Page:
When I say some stuff is optional, I'm not suggesting that you actually permanently skip it. Just that some stuff is more important than others. When you've covered the "required" work, you have enough knowledge that you could start to make your own programs. As an example, towards the back, there's a chapter on LINQ expressions. You do not have to know LINQ to make a C# application of any sort. (Well… unless you use a 3rd party library that forces you to use it.) Everything you can do with LINQ, you could do another way, with more primitive tools. LINQ is a better choice in some circumstances, but if it never existed, you could still write amazing software. (That's what people did before LINQ came out in C# 3.0.)
So some parts are not truly required, but it's hard to say you've mastered C# without having a pretty solid understanding of all of the material in the book. You could write your antivirus software without LINQ and be fine. (On the other hand, you probably do need a GUI of some sort, which I think is really one of your big points here. You technically could write it without a GUI (I wrote a security application that was purely command-line) but it's the kind of thing you really do want a GUI for.)
You said, "Console C# code is different from forms code"…. No. Not really. There's the part about Console.WriteLine, but literally everything else that you see and use is applicable in a GUI application. Variables, methods, classes, inheritance… you name it. It applies in a console app just as well as a GUI desktop app, or a game, or a service or a server. That's why I structured the book the way I did. My focus is on looking at the core C# language, the stuff anybody who does anything with C# will need to know. It's the starting point for everybody. The next step will be different, depending on what you want to do with it, but it's the same first step.
Do do GUI programming, you'll have to still learn a lot more, but everything you learn in this phase is still useful. Indeed, not only is it useful, it's the foundation that the various UI frameworks are built on.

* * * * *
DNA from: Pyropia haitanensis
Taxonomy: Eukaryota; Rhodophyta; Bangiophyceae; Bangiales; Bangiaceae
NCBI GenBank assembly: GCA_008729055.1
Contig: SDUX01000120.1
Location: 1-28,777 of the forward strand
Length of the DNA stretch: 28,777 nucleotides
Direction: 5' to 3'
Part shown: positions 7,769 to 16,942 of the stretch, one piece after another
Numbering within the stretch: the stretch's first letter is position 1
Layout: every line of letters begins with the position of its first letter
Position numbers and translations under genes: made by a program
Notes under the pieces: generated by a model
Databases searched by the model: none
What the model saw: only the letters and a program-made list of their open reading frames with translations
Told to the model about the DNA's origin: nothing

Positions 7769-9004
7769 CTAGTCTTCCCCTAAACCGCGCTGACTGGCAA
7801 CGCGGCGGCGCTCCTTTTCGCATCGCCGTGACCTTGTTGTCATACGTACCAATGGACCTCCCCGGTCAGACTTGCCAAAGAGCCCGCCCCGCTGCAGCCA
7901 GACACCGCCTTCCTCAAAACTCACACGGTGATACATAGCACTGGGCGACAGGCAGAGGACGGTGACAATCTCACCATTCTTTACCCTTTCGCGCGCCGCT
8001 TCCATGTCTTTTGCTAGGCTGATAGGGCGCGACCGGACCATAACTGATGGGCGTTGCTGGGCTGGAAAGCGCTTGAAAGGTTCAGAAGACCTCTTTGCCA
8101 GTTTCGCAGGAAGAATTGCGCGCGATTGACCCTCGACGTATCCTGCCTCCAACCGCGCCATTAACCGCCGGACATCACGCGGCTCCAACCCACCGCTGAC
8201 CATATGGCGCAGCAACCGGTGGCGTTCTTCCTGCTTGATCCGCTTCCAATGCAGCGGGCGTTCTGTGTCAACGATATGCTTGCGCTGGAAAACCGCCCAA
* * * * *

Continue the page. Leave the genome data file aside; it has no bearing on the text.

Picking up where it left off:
Microsoft quit doing significant updates to Windows Forms when C# 3.0 came out and WPF superseded it. It's currently in "maintenance mode", which means they're still fixing bugs, and still supporting it, but they're not adding anything new to it anymore. That's not to say it's useless. WinForms is a bit easier to work with than WPF, but it's also less powerful and doesn't take advantage of the graphics device like WPF does.
In general, WPF and WinRT don't call things "forms" like WinForms does. They're UIElements, Controls, Windows, etc. The term "form" is only used on rare occasion, usually by a programmer who did a lot with WinForms before it.
To top it off, even WPF isn't getting updated at the moment. Microsoft switched to WinRT, which is sort of an evolution of WPF. WinRT still uses much of the same syntax (XAML) and design patterns that WPF has, but it is designed to be more cross platform, to target smart phones and other mobile devices, as well as desktops, laptops, and even the Xbox One. But developers haven't had much love for WinRT, and so the future is a bit uncertain right now.
It's not a horrible choice to use Windows Forms to start a new application right now, but I'd probably recommend WPF over WinForms in general. I always tell people it's twice as hard to learn, but ten times more powerful. (Both of those numbers are probably an exaggeration, but it gets the point across.)
If you've used VB.NET and WinForms, then going with C# and WinForms is actually a pretty good choice. If you've already used WinForms in another .NET language, then picking up WinForms in C# ought to be a piece of cake. (But then why not just stick with VB.NET? Why even switch languages? I prefer C#, but that's a personal preference, not a professional preference.)
As far as whether you should finish this book before moving on to a UI-specific book or just jump ahead to another book, that's up to you. It kind of depends on how much programming you've done in the past. Honestly, if you've got a year or two of VB.NET experience behind you, I'd start skimming through the book, rather than reading it. VB.NET and C# were both designed at the same time as the .NET Framework itself. Their syntax is quite different, but there's almost 1-to-1 parity between their features.
But otherwise, I'd say you should work your way though this book before tackling a UI book. You may be able to understand what the UI book is showing, but those books aren't going to be focused on explaining how the core language works. They're focused on how the UI framework works. I think it's worth reading it to pick up on those fundamentals that probably won't get explained or even appear in a UI book.
If you're antsy to get moving into the UI world, it doesn't have to take long. I think somebody with some programming experience and some free time could probably move through the book in just a few days. (For others, especially if they don't have much programming experience, it may take a few weeks or even a couple of months.) You could take a look at the little sections at the beginning of each chapter, and then jump ahead to the quizzes and Try It Out problems and make sure you didn't miss anything important.
But you know your situation a lot better than I do. If you feel like you'd rather just jump into a good WinForms or WPF book or something, then you're probably ready for it. This book would always be there as a fallback reference for you.